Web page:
, first-generation anticoagulants are “excreted fairly rapidly by mammals, usually within a week.” By comparison, second-generation anticoagulants are not easily excreted but persist in organs such as the liver and elsewhere in the body.
The second-generation anticoagulants prohibited by the new EPA standards are brodifacoum, bromadiolone, difethialone and difenacoum. The prohibition applies only to household use; the poisons may continue to be used in agriculture and by commercial pest control operators.
Although the new limits are meant to better safeguard pets as well as wildlife, the shift may be a mixed blessing for companion animals. That’s because other rodenticide makers are turning to bromethalin, a nervous-system poison for which no antidote exists.
“If you have an animal that’s been exposed to bromethalin, if it’s just happened, we can give activated charcoal, and that can stop the signs from occurring,” Wismer said, “but if the animal has brain swelling and it’s seizuring, mortality is almost 100 percent.”
For that reason, veterinarians are “not happy, because we used to be able to treat them … and now we’ve got animals that can die,” she said.
Broadly, the move away from the most potent anticoagulants “makes sense,” said Wismer, who also serves as a consultant at the Veterinary Information Network, an online community for the profession. “ … But looking at what we do for a living, it’s going to make our lives more difficult.”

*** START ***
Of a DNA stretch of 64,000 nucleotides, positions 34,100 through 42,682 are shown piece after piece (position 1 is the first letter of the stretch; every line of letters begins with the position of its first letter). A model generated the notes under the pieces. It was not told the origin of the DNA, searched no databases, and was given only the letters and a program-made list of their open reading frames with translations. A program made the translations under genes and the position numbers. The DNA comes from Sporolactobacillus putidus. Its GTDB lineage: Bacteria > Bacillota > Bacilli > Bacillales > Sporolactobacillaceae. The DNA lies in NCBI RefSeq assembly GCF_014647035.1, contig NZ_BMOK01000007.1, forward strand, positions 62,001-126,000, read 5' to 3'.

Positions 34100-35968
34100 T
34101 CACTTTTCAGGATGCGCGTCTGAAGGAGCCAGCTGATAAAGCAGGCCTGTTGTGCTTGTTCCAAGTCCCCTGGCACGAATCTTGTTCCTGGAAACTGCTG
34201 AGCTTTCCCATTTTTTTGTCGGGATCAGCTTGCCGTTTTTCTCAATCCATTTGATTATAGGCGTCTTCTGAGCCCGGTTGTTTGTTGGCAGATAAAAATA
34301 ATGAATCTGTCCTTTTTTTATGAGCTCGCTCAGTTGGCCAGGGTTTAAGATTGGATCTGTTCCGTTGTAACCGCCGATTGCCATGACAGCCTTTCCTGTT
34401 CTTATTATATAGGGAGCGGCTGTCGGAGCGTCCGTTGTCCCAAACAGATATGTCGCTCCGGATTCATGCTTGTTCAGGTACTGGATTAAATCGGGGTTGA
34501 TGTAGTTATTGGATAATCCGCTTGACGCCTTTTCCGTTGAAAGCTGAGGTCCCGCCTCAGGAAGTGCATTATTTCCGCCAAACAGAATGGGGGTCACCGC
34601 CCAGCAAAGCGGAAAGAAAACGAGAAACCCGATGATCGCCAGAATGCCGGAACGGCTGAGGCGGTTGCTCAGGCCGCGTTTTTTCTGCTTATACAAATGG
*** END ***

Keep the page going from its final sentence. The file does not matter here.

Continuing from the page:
She added wryly, “Sometimes it’s not all about us!”
Among poisonings by rodenticide, 65 percent of calls last year involved anticoagulants, figures at the Animal Poison Control Center show. About 25 percent involved bromethalin, which has been available since 1985. “It already has a pretty decent market share,” Wismer observed.
When ingested, bromethalin attacks the brain, causing swelling in the myelin sheath, a layer of protein and fatty substances that insulate the nerves. However, it is less persistent in the body than second-generation anticoagulants, and doesn’t concentrate in muscle tissue.
Also, in the case of dogs, the lethal dose of bromethalin is relatively large — some 36 times that of second-generation anticoagulants, Wismer said. Birds, too, appear to be somewhat resistant to its effects.
Cats are a different matter. Wismer said cats, like mice and rats, are very sensitive to bromethalin.